Contributions are welcome and may be used in our quarterly journal. Please include date (approximate is fine), names and place. Permission to use photographs should be obtained from the authors or check with PNGAA. Following any approval to re-use photographs, both the photographer and PNGAA need acknowledging.
Comprising a collection of nine Galleries containing a total of 471 images covering gold mining activities in the 1930's; an account, with photos, of Queen Emma and family; early photos of Rabaul and environs during the German administration by an early Methodist Missionary; the Ian Skinner Collection of historic pictures of his experiences in the Central Highlands in 1938; as well as the Francis Lasker Collection, together with a series of 'Golden Oldies' by Chris Read; Rabaul, Kokopo and Port Moresby as seen through the eyes of Andrea Williams during 2008; a series of love letters written over a hundred years ago and a selection of paintings by artist Harly Dickinson
Photos taken by E.A. (Ted) Hawnt (1910-1976) during the 1930's of Rabaul and the Morobe Goldfields (including several unrelated photographs). (Permission to reproduce granted by Janet Dykgraaff, Ted Hawnt 's Niece)
PNGAA member, Kevin Lock, through a chance encounter, met Mrs Pat Shea who happens to be the grand-daughter of Master Mariner Soren Nelson who, as you can see from the Remembrance Card (the 1st photo), was lost at sea on or about 14 September 1907.
She kindly lent Kevin a series of letters written by Soren Nelson to his wife, a newspaper cutting from the North Queensland Register (circa 11 November 1907) and a number of photographs showing Samarai and part of the Trobriands, all taken circa 1906.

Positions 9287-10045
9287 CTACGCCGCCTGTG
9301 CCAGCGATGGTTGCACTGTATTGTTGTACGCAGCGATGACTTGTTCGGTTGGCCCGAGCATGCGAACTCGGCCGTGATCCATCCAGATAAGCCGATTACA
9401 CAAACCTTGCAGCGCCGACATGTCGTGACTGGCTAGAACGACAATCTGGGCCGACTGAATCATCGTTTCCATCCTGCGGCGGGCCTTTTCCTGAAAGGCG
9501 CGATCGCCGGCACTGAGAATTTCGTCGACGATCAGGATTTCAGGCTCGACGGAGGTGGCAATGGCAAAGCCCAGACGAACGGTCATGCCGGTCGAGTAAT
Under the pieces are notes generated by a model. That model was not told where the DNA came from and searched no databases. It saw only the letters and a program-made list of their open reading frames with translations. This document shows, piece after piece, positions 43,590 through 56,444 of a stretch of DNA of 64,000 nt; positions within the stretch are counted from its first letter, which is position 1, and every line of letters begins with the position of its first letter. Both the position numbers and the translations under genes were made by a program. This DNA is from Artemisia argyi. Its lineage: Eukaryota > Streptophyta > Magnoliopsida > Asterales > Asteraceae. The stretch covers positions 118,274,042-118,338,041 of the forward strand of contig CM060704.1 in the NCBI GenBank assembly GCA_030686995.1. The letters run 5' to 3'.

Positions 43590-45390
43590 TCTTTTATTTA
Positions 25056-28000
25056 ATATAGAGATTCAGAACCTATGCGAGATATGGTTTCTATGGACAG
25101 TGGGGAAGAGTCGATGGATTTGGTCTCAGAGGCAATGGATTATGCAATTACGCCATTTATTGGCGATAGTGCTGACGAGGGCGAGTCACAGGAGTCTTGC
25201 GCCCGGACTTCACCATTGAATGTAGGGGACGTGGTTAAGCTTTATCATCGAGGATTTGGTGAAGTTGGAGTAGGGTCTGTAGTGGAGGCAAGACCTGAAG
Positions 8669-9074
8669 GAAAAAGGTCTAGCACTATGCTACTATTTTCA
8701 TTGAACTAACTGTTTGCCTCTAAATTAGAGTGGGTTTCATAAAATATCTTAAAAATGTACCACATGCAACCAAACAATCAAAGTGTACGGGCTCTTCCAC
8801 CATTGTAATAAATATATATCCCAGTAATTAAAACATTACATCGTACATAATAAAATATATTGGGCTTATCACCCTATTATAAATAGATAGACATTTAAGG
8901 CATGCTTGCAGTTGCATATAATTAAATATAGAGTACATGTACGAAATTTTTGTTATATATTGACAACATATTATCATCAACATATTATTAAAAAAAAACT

Mrs Pat Shea has kindly given permission for these to be reproduced on our web site.
The PNG National Gamefishing Titles were held in Rabaul during Easter 2008 making a good excuse us to visit and catch up with old friends - those who still lived there and others who had also returned for the Titles. The National Titles are held in Rabaul once every few years - sharing with Pt Moresby, Lae and Madang, with Alotau proposed to join in in the future.
Matupit was mesmerizing as it continually roared and erupted whilst we were there but we also visited the New Guinea Club which now houses a wonderful collection of historic memorabilia collated by the Rabaul Historical Society. We ventured up to Namanula, then over the Nordup Road to Tavui (Sub Base) where my father’s family home was located before WWII. On to Bitapaka War Cemetery, still a very beautiful and peaceful space to reflect on the tragedies touching Rabaul’s history. Finally Kokopo and the Ralum Club with the golf course and Queen Emma’s steps nearby, Vunapope Mission, the market, and the Kokopo War Museum. A highlight of our visit was a Bainings fire-dance - the fire crackled whilst the dancers responded to the crescendos of the singers and their continual beat.